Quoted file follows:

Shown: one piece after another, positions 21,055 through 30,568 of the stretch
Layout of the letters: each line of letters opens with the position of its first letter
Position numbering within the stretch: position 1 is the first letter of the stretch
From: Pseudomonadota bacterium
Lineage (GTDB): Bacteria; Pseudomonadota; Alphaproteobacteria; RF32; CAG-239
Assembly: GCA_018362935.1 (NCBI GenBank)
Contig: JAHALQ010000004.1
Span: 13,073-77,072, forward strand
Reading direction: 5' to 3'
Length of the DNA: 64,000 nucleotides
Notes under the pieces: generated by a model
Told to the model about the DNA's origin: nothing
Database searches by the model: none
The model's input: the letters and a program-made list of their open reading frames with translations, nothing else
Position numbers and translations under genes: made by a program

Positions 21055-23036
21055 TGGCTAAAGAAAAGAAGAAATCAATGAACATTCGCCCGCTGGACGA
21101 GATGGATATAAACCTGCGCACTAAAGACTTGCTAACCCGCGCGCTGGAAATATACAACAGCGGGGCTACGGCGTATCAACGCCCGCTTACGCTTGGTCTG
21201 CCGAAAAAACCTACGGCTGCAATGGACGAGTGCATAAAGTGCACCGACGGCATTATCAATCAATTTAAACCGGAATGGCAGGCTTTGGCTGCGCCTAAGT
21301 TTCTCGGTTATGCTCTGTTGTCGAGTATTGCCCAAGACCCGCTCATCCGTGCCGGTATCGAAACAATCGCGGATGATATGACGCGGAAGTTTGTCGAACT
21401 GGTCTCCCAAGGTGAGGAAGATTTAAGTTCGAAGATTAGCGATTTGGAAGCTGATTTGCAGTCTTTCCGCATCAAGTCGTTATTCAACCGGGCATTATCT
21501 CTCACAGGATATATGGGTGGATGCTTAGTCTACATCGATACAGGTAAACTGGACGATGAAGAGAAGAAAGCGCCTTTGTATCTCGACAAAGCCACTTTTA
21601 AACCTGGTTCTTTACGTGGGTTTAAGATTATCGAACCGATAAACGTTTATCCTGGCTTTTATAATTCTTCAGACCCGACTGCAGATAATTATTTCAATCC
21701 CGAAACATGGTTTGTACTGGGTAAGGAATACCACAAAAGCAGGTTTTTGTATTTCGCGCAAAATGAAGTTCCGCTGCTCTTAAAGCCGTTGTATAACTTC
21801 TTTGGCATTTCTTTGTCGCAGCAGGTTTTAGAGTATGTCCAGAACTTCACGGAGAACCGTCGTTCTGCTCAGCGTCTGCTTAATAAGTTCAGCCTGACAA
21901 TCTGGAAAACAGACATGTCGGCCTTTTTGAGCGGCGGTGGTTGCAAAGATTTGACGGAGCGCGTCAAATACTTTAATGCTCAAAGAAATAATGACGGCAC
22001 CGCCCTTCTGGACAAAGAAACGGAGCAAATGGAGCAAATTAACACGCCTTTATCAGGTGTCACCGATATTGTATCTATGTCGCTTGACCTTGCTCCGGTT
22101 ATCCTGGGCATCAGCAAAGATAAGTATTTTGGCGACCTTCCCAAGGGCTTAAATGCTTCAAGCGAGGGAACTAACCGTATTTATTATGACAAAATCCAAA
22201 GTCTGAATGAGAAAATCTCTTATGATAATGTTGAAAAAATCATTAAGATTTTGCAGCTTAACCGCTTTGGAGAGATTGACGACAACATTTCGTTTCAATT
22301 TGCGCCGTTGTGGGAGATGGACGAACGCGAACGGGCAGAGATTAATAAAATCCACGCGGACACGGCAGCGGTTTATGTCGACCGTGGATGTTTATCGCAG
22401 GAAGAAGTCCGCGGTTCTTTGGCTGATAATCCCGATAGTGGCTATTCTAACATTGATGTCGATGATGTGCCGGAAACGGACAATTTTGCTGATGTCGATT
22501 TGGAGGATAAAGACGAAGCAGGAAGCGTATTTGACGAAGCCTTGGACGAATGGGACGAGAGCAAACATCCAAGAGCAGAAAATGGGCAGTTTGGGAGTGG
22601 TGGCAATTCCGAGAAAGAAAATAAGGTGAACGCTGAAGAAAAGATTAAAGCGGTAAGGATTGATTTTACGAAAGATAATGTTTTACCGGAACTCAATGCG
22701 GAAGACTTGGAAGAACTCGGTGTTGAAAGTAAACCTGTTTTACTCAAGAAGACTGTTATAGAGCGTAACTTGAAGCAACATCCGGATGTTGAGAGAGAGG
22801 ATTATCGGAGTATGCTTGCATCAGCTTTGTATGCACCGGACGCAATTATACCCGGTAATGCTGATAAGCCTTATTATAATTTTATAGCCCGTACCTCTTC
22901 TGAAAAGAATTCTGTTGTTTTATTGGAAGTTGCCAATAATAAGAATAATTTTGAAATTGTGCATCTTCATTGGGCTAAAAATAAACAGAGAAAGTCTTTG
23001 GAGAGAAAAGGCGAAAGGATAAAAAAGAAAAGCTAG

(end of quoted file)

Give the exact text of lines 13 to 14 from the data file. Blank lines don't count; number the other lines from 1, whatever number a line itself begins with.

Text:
Database searches by the model: none
The model's input: the letters and a program-made list of their open reading frames with translations, nothing else